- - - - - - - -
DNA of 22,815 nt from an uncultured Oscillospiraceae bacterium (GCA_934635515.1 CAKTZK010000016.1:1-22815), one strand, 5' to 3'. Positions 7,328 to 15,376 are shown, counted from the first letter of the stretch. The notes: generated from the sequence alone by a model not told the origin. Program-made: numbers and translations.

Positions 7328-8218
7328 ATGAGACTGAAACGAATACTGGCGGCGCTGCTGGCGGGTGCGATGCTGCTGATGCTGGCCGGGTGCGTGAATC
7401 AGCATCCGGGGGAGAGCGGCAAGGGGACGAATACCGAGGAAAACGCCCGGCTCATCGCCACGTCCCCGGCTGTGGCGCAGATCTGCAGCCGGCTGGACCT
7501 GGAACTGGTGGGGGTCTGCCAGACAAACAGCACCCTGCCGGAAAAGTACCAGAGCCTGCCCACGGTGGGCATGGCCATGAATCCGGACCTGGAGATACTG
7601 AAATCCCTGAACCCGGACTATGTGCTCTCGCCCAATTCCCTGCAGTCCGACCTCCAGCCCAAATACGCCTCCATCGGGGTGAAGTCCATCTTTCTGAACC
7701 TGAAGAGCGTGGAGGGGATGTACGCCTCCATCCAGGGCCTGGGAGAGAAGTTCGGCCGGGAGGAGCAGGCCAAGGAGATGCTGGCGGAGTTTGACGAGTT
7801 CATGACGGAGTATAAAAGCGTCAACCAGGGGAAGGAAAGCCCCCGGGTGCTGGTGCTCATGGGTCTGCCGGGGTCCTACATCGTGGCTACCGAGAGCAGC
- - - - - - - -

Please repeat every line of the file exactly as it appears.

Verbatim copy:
DNA of 22,815 nt from an uncultured Oscillospiraceae bacterium (GCA_934635515.1 CAKTZK010000016.1:1-22815), one strand, 5' to 3'. Positions 7,328 to 15,376 are shown, counted from the first letter of the stretch. The notes: generated from the sequence alone by a model not told the origin. Program-made: numbers and translations.

Positions 7328-8218
7328 ATGAGACTGAAACGAATACTGGCGGCGCTGCTGGCGGGTGCGATGCTGCTGATGCTGGCCGGGTGCGTGAATC
7401 AGCATCCGGGGGAGAGCGGCAAGGGGACGAATACCGAGGAAAACGCCCGGCTCATCGCCACGTCCCCGGCTGTGGCGCAGATCTGCAGCCGGCTGGACCT
7501 GGAACTGGTGGGGGTCTGCCAGACAAACAGCACCCTGCCGGAAAAGTACCAGAGCCTGCCCACGGTGGGCATGGCCATGAATCCGGACCTGGAGATACTG
7601 AAATCCCTGAACCCGGACTATGTGCTCTCGCCCAATTCCCTGCAGTCCGACCTCCAGCCCAAATACGCCTCCATCGGGGTGAAGTCCATCTTTCTGAACC
7701 TGAAGAGCGTGGAGGGGATGTACGCCTCCATCCAGGGCCTGGGAGAGAAGTTCGGCCGGGAGGAGCAGGCCAAGGAGATGCTGGCGGAGTTTGACGAGTT
7801 CATGACGGAGTATAAAAGCGTCAACCAGGGGAAGGAAAGCCCCCGGGTGCTGGTGCTCATGGGTCTGCCGGGGTCCTACATCGTGGCTACCGAGAGCAGC